"Some men mentioned that their colleagues with children were promoted faster."

More common, however, was a sense that they didn't enjoy the same freedoms as their parent colleagues. 

I continuously find myself raising my hand a little bit more because I feel as though I have to.-Leviana Coccia, childless communications officer

"Most would say, 'I have to use my niece or nephews as an excuse to get time off. I have to sometimes lie about an excuse. My colleagues with kids leave at 4 because they have to get kids at 5, but I can't do so.'"

Pressure to do more

Leviana Coccia said she's experienced some of those workplace dynamics, both in her current job in communications for a financial institution in Toronto, but also in her previous role at a small event agency.

"You can definitely feel the pressure to do more and give more of yourself because you understand that other folks may not be able to do so because they are required to be with their families, which at the end of the day is most important," says Coccia.

"I continuously find myself raising my hand a little bit more because I feel as though I have to, and also because I feel that it's not only expected of me, but if I don't then people might assume that I'm not giving my all to a position."

Her current employer has a policy that allows everyone to work from home once a week, which is a welcome opportunity to subtract travel time and use it toward the things that matter to her outside of work.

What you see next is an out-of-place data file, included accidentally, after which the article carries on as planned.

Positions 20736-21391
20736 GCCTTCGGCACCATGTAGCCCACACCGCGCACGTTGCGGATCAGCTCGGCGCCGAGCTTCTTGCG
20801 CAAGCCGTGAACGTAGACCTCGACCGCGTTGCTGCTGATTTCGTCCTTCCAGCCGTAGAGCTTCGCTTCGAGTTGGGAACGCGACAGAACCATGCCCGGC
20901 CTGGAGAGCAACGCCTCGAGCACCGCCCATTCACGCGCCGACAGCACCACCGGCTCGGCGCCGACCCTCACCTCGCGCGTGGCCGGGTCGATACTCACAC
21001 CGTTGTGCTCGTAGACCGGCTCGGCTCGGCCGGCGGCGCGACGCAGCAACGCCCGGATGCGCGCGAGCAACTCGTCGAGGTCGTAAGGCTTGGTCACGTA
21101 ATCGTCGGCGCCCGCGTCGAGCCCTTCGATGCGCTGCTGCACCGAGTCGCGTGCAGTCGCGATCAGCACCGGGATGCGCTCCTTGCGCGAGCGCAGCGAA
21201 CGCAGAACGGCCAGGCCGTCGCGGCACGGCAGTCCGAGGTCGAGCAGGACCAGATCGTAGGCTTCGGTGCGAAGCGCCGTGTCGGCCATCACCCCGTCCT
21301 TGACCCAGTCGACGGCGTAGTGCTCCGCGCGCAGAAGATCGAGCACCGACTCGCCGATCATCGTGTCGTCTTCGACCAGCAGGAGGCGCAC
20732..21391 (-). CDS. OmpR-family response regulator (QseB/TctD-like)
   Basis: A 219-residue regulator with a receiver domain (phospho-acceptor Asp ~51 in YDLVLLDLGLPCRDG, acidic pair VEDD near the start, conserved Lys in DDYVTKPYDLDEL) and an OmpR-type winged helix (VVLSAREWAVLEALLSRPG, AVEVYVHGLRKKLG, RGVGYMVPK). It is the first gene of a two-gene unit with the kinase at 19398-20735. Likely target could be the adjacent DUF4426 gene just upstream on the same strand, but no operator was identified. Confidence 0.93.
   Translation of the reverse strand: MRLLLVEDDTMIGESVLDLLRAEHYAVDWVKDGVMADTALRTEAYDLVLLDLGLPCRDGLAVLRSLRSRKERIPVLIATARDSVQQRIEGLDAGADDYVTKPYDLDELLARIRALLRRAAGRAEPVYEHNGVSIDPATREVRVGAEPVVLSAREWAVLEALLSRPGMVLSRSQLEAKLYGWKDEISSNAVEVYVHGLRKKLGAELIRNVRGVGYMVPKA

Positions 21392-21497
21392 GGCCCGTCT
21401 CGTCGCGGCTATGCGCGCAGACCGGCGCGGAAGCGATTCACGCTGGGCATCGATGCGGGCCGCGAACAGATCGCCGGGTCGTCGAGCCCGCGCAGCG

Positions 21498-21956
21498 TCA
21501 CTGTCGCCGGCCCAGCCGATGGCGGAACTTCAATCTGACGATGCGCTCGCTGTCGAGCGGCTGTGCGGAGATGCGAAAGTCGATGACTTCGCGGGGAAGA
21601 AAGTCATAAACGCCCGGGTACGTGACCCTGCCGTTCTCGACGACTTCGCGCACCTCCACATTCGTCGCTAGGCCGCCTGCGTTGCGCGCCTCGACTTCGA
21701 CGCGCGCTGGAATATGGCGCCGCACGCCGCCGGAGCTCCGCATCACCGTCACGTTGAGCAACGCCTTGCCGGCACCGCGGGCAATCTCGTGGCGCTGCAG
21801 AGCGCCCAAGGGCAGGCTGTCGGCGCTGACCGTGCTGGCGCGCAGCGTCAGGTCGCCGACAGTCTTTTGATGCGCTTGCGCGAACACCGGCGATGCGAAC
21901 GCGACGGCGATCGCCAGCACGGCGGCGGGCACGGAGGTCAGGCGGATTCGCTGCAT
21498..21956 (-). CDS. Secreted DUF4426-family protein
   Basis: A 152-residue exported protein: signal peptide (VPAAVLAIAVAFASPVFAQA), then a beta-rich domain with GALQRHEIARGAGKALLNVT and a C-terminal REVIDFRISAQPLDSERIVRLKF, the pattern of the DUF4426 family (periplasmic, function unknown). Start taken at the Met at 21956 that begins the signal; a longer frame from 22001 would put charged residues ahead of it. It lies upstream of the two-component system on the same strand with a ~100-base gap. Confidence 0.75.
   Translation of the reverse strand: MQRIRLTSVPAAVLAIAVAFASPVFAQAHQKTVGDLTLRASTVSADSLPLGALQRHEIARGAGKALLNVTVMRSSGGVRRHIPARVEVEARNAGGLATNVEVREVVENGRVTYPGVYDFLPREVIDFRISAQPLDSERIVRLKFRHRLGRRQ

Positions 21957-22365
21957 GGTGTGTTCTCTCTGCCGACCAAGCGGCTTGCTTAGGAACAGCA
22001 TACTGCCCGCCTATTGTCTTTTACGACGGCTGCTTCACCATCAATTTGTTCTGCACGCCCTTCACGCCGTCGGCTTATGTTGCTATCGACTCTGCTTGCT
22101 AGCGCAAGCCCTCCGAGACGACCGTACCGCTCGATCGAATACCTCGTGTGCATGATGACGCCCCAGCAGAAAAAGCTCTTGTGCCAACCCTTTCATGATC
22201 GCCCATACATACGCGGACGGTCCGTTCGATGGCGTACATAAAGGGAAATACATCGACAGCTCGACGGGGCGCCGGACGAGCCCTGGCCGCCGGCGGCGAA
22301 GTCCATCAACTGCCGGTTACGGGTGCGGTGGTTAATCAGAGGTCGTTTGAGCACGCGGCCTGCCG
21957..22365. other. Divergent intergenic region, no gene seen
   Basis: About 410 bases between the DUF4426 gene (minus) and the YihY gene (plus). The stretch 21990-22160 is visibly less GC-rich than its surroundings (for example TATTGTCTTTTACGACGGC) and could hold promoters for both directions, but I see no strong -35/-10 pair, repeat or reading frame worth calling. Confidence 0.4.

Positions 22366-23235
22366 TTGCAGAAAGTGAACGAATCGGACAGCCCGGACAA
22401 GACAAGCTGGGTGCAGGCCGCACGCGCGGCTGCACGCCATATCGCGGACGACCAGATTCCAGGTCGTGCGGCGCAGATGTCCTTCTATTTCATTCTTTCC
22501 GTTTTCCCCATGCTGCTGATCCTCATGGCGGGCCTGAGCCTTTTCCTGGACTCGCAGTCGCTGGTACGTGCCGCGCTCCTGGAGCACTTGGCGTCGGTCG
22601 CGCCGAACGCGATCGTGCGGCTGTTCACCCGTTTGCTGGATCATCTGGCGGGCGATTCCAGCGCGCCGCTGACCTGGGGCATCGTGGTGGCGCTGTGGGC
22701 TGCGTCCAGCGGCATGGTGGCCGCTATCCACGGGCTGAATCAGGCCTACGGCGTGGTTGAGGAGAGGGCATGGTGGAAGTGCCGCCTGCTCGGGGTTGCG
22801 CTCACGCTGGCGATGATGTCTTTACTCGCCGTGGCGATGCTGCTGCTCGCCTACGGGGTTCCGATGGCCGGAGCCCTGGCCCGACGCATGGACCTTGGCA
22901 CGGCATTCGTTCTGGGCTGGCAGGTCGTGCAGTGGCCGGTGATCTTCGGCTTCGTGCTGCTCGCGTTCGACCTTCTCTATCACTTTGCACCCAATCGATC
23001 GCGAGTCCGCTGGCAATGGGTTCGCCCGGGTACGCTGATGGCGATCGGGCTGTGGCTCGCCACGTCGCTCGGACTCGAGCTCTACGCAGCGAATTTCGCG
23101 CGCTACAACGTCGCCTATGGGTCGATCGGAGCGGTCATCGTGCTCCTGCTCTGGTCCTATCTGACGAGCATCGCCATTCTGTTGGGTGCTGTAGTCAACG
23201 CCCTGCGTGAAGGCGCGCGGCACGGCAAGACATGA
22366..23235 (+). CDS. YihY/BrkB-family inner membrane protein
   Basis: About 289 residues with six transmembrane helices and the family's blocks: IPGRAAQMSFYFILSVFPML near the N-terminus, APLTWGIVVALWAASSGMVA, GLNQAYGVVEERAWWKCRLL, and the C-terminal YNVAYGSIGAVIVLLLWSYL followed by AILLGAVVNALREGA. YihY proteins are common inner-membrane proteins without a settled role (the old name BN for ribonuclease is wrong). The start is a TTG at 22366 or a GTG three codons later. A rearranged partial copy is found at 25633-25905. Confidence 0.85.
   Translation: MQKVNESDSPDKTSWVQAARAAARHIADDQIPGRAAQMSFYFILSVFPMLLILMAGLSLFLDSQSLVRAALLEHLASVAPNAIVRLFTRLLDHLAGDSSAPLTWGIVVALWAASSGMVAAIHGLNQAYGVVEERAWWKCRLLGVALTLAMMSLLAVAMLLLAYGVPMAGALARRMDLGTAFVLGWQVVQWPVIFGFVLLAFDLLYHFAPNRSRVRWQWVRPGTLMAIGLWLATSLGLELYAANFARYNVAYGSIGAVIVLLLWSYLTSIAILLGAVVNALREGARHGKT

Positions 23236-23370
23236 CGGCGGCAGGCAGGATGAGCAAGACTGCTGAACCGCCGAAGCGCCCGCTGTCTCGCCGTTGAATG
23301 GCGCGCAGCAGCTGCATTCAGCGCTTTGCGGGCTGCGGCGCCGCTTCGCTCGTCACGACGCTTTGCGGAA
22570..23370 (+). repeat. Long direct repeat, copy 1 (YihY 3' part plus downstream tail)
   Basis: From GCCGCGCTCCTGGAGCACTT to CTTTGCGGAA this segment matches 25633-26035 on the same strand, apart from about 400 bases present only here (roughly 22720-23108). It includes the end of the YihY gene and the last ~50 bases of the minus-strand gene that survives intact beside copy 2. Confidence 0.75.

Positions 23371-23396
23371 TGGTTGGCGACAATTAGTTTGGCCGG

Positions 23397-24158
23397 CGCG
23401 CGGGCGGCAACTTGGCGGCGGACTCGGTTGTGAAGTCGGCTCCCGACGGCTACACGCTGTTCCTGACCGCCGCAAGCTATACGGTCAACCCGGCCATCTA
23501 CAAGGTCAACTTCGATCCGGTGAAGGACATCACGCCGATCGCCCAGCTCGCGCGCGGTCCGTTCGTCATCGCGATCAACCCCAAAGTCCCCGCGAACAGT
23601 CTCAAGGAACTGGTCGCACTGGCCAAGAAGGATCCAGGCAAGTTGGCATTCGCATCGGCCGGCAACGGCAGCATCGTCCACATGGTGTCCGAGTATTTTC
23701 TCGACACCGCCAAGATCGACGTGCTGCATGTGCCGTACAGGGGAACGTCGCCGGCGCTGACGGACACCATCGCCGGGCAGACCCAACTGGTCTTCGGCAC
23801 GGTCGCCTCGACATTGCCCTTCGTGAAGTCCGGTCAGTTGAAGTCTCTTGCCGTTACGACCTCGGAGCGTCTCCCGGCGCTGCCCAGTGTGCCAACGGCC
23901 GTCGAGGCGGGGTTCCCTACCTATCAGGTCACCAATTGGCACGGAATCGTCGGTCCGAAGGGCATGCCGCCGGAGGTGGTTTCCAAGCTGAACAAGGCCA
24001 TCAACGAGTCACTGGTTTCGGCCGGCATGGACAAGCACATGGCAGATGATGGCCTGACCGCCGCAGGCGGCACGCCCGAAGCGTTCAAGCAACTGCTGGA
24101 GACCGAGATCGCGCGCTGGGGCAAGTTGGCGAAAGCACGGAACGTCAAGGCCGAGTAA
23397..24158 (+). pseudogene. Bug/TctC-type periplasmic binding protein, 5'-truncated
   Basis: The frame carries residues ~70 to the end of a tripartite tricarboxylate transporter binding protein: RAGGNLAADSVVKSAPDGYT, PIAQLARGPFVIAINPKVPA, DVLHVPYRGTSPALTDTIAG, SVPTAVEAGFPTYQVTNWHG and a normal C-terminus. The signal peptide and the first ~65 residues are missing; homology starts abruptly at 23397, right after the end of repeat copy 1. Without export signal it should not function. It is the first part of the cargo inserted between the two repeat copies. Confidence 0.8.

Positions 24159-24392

Passion projects are reason enough

Coccia volunteers for the Period Purse, a non-profit that provides menstrual hygiene products to people experiencing homelessness, runs a blog for young professionals and writes poetry.

Human resources consultant Hilda Gan of Markham, Ont., said some employers fail to see that millennial staffers may want access to things like flextime and telecommuting for good reason.

Often when they want time off it's to do something that's their passion …  It's not because they want to go out and have beers after work.- HR consultant Hilda Gan on millennial workers

"They have this sense of balance and of social justice, so often when they want time off it's to do something that's their passion," said Gan. "Their passion might be being a Big Sister or Big Brother. It's not because they want to go out and have beers after work."

But when the boss asks for help on a project that's going to extend after business hours, "people look around the room and the person without kids feels they have to step up to the plate," she said.

Family responsibilities beyond caring for kids

It's also a mistake to assume that child-free employees don't have other family responsibilities.

Now manager of a conference centre in Vancouver, Rhonda McDowell said she was given less understanding while caring for her very ill mother in a previous job in the U.K. than colleagues who needed flexibility to attend to their kids.

"All of my vacation days were spent going to appointments and hospitals. If I had to occasionally take time off for my mom's appointments, or we had an emergency, I would make up time over and above that taken off because of the inconvenience caused."

Her relationship with her boss soured after she applied for a program designed to provide flextime for caregivers.

Boiarintseva said employees without kids are only going to get more resentful if policies don't catch up to family diversity. That could lead to costly turnover, particularly while the job market is so strong. "Organizations need to wake up. People without children are amazing workers; they're very dedicated. But they also have a life outside of work."

About the Author

Brandie Weikle

CBC News

Brandie Weikle is a senior writer for CBC News based in Toronto. She's a long-time magazine and newspaper editor and podcast host with specialities in family life, health and the workplace. You can reach her at brandie.weikle@cbc.ca.